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Gwenda Bond

Five Books About Sleuths

Who doesn’t love a good sleuth? We both do, which is one of the reasons we ended up writing a new series together about three kids that solve mysteries together in a hotel for monsters (or, in our terminology, supernormals). In book one of the Supernormal Sleuthing Service, The Lost Legacy, we introduce readers to a secret governing body called the Octagon and culinary alchemy and the Hotel New Harmonia with floors specifically for the undead and a dragon in the basement and, of course, lots of mysteries. Meanwhile one of us (Gwenda) also writes a series of YA novels about Lois Lane as a teen sleuth/reporter. We like a sleuth, is what we’re saying.

What is it that fascinates us about them? It’s hard to narrow it down for the length of a post… particularly when you’re exploring it at book-length. But we’ll give it a shot. For starters, there’s something so universal about a story driven by people solving a mystery—sleuthing, as it were—that we can all identify with, even though we may not be recovering our family’s magical cookbooks, taking down villains, or solving murders (well, at least no one in our house is). What we do all do is puzzle our way through our daily lives, which are made up of endless mysteries as far as we’re concerned. Where do socks go? Why do we have a zillion bookmarks but none where we need them? Why do people eat licorice? And, of course, the heavy, existential crisis type questions: Why are we here? What are we supposed to do? How can we be good people? And though many sleuths end up enforcing the rules, just as often they break them to do it. There’s a sense of being in service to the higher calling of the truth, and so (at least in fiction, if not in life) bending the rules to find out crucial things becomes a part of the sleuth’s art. Sleuths are often outsiders. They often say and do things most of us don’t or can’t.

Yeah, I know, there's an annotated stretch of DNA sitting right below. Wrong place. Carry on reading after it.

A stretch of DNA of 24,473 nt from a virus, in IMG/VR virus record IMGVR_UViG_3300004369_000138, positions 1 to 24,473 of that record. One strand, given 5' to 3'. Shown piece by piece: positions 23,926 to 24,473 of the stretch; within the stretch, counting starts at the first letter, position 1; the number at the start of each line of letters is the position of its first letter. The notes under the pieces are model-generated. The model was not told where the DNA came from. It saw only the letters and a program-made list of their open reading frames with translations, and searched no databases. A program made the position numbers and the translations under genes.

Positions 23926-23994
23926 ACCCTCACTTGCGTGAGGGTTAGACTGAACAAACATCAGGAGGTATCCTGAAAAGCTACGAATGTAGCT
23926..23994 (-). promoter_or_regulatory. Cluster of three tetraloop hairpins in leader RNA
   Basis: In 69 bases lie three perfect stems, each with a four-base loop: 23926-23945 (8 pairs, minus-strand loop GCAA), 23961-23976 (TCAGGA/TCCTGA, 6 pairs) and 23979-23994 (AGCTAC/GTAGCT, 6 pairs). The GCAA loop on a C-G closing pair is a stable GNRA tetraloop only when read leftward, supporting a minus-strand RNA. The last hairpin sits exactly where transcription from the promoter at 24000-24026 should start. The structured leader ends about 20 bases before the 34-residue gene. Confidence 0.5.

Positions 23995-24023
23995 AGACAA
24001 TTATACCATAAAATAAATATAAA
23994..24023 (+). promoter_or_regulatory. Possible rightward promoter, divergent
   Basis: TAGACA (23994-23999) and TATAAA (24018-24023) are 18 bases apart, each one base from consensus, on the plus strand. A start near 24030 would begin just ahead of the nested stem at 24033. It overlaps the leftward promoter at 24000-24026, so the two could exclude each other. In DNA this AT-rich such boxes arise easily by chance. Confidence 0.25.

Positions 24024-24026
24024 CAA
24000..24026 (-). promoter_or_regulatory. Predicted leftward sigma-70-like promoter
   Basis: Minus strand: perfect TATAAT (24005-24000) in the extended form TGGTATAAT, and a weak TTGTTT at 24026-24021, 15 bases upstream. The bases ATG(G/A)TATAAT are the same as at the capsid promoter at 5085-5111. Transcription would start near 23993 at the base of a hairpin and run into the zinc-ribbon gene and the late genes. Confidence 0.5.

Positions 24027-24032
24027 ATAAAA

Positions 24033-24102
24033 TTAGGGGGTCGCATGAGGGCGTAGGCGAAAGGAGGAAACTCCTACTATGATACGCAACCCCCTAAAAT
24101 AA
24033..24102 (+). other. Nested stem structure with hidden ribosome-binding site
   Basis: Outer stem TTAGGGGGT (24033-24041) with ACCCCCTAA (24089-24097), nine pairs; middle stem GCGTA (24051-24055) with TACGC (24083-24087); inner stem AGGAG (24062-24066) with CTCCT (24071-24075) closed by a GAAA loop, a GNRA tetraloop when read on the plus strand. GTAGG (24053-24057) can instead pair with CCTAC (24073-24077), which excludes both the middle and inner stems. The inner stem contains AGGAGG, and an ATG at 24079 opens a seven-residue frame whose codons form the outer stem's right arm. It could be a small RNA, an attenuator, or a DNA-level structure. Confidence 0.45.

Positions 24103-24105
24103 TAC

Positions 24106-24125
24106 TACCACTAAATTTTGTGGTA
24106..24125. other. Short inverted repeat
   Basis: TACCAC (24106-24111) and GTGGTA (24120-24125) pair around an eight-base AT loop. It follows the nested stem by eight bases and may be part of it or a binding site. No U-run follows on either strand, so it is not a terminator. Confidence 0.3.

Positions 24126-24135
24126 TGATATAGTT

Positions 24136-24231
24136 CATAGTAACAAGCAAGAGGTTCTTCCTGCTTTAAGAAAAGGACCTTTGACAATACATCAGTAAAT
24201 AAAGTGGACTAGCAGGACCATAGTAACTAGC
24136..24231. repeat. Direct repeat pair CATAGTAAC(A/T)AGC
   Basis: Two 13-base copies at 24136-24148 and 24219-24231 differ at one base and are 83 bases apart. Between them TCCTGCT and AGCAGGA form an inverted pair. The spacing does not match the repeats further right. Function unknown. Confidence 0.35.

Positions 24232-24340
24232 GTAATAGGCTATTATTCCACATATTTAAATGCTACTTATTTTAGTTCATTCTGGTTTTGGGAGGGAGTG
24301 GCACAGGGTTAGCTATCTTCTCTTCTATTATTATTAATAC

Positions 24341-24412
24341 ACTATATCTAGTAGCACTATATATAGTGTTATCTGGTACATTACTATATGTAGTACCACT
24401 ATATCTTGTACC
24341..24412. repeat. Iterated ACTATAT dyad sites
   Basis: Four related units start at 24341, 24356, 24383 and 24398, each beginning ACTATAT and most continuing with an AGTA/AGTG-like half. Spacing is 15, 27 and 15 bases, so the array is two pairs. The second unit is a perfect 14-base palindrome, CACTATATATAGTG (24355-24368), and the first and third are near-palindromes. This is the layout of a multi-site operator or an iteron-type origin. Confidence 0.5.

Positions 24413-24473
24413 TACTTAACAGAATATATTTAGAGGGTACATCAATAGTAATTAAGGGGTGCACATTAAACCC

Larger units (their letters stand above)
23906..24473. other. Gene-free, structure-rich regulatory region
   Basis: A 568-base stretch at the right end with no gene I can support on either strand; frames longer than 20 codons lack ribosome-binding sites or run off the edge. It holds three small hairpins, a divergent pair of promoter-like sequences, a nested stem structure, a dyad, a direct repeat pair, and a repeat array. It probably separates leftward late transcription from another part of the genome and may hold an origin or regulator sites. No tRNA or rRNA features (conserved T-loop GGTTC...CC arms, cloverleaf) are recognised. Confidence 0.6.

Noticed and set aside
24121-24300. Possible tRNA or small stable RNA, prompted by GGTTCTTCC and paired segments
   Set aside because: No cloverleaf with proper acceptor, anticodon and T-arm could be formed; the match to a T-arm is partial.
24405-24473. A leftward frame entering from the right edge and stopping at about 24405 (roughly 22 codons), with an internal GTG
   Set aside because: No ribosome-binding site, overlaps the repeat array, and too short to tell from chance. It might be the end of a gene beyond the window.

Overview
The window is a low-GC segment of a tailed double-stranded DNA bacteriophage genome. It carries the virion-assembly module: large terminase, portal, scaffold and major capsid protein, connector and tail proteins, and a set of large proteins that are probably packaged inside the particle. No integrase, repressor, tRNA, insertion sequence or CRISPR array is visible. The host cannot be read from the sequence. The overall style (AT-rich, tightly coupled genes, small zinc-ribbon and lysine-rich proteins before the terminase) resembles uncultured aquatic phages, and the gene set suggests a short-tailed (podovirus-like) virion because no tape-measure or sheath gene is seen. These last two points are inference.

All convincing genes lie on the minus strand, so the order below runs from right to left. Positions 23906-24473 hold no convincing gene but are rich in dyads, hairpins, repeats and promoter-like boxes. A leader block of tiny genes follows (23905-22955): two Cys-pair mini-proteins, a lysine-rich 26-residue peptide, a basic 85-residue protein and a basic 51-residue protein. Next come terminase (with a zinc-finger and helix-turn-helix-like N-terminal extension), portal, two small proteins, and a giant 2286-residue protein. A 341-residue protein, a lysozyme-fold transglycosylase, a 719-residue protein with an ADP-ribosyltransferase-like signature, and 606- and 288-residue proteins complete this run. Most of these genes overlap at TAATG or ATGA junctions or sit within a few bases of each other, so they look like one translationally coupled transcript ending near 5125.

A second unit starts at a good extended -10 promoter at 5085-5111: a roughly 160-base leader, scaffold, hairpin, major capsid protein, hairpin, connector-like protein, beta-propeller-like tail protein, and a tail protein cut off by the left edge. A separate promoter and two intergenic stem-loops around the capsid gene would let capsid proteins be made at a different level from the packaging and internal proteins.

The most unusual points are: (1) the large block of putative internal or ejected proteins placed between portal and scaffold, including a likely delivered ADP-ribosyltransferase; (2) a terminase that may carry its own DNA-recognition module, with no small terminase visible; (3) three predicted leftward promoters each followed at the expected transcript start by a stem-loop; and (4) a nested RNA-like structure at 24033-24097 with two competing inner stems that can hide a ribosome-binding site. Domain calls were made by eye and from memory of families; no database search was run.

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Series: Five Books About…

The Future’s Not Bright…

…or if it is, it’s also dark and troubling. Much like the present, really, only different. Only worse.

Such is the primary lesson of today’s exploding subgenre of dystopian young adult fiction. I hesitate to make too many assertions about which books started this undeniable trend, or which books are included, because there’s a certain squishiness to how the term itself is used these days. It’s sometimes used to describe books I’d class as post-apocalyptic (Meg Rosoff’s How I Live Now, Janni Simner’s Bones of Faerie and—just out—Faerie Winter). Others have observed that it’s become more or less the YA field’s code word for “science fiction,” not so different from how “paranormal” is regularly used to mean any contemporary fantasy with a romance. This is a valid point; YA does seem to avoid the term science fiction. (Though I wonder how that will morph as YA SF books with less of a focus on dystopian elements become more common. And I believe they will. Beth Revis’ Across the Universe being a prime example; for all that there are hallmarks of dystopia there—the controlled society, the loss of individualism—it is primarily a generation ship story.) At any rate, argument over the term’s use or not, there are a steadily growing number of YA books that are indisputably dystopian in nature, with the wild success of The Hunger Games having kicked the trend into high gear.

[This makes perfect sense]

Series: Dystopia Week

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